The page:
Our family is strictly divided between those that prefer large and in charge donuts vs those that go for the donut holes all day long. 

Either way, I never have enough donut holes. #teenagers So I try to get as many as I can out of the dough. They are cute and totally irresistible. 

Cutting out more donut holes in homemade donut dough.

Should you reroll donut dough?

Once you can’t possibly cut any more donuts or donut holes out of the dough, you have a couple choices:

  • toss the remaining dough (this makes me sad)
  • cut the dough into wrangly little rustic strips and fry those babies up
  • gather the dough into a mass of scraps and reroll 
Rerolling scraps of homemade donut dough.

If you decide to reroll the dough, I have two main recommendations for you. 

FIRST, once the dough has been gathered together, let it rest for 15-20 minutes before rerolling. This relaxes the gluten in the dough, which means the dough will be less likely to spring back as you roll it out. And if you’ve had that happen, you know how irritating it is. 

SECOND, lower your expectations for donuts that are produced from a rerolled batch of dough. They will never be quite as awesome as the ones rolled from the first go-round.

You can see from the picture below that no matter how lovingly you reroll the dough, the donuts are bumpier, lumpier and not quite as pretty. 

Homemade donuts rerolled from scraps.

Make Apple Fritters from the Donut Scraps

UPDATE: so many of you let me know here and on social media that the only way to go with donut scraps (say no to rerolling!) is to make apple fritters out of them. 

I had to try! Especially after my cousin-in-law Tami reported back with her exact process. They turned out AMAZING! Several of my kids said they liked them even better than the actual donuts. 

Homemade apple fritters with donut scraps.

Here’s my apple fritter process:

  • cut out all the regular donuts like normal
  • don’t cut out any extra donut holes from the scraps
  • chop all the scraps into small little nubbins with bench scraper, probably 1/2-inch pieces or a little smaller
  • finely chop about 2 large apples (right around 2 cups chopped apples) and toss with a squeeze of lemon juice, 1/3 cup brown sugar and 1 1/2 teaspoons cinnamon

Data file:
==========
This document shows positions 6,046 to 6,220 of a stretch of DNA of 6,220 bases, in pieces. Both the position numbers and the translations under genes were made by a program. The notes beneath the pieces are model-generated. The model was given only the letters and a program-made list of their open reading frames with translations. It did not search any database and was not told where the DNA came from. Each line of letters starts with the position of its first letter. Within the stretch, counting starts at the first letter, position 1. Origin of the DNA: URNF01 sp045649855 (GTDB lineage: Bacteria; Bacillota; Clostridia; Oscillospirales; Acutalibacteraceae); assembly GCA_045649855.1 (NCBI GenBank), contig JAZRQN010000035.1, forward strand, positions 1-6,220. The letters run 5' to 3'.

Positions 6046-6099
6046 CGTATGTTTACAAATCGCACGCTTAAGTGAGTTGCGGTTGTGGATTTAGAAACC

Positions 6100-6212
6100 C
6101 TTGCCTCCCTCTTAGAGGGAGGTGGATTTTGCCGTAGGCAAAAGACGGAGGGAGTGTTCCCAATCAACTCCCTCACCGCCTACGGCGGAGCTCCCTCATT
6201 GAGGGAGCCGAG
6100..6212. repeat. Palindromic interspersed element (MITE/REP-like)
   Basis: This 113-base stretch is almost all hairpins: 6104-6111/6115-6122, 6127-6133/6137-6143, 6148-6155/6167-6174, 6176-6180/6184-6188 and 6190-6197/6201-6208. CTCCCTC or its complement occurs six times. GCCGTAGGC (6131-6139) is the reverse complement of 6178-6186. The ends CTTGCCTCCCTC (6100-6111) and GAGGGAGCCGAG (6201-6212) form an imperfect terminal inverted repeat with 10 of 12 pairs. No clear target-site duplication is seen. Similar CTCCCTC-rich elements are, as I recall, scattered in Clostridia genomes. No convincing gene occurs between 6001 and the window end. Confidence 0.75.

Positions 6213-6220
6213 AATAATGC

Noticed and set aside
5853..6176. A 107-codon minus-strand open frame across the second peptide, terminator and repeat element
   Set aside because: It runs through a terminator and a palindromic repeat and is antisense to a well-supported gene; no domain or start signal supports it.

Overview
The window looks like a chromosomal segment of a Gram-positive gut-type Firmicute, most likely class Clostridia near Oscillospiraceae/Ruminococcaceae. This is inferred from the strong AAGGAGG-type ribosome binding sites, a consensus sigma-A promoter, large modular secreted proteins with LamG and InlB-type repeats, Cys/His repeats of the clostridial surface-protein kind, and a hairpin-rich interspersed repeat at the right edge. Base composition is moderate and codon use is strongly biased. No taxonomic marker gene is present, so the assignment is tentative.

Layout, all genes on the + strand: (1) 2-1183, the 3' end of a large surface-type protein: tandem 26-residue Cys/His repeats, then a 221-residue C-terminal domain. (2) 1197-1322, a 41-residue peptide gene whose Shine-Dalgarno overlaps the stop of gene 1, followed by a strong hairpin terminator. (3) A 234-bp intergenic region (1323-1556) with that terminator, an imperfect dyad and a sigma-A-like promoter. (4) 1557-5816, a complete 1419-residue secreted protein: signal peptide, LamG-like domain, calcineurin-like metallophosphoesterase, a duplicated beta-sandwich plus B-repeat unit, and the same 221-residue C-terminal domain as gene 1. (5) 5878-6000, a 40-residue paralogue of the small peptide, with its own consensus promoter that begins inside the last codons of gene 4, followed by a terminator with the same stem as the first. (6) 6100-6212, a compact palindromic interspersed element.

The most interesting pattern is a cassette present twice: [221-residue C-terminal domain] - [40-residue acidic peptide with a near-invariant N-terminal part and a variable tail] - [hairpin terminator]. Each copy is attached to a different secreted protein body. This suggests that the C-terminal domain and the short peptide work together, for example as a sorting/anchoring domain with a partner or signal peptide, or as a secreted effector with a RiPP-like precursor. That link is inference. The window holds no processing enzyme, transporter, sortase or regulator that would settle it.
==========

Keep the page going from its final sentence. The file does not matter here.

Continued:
• toss all the dough pieces and apples together in a bowl
  • scoop out small handfuls of dough and apples (it’s going to seem weird, like it will never stick together) and gently form it into balls, set them on a greased baking sheet, and press gently to flatten into a thick disc-shape
  • let the fritters rise and puff a bit
  • fry the fritters last (since little bits of apples invariably fall out into the oil – spoiler alert: those little bits are super tasty) 
  • glaze with powdered sugar on one side after they cool

Ok, back to the regular (delicious) donuts!

Let all the cut out donuts and donuts hole rest and rise on greased parchment-lined baking sheets until noticeably puffy. 

I’m not sure if you need to go for a full out double, but they should look pretty darn fat and happy. 

Donuts rising on parchment lined baking sheets.

How to cook homemade donuts

Heat about 2-3 inches of vegetable oil in a heavy pot on the stove (or in an electric deep fryer according to manufacturer directions) until the oil reaches between 350 and 360 degrees F. 

*The electric deep fryer I have is a Hamilton Beach model that’s no longer available, but below in the recipe card, I’ve linked to a similar model.

The more slowly the oil heats up, the better so the donuts will cook evenly without burning.

The donuts will be very soft after rising. Gently pick them up off the baking sheets so they don’t stretch too much, and lower them carefully but quickly into the hot oil.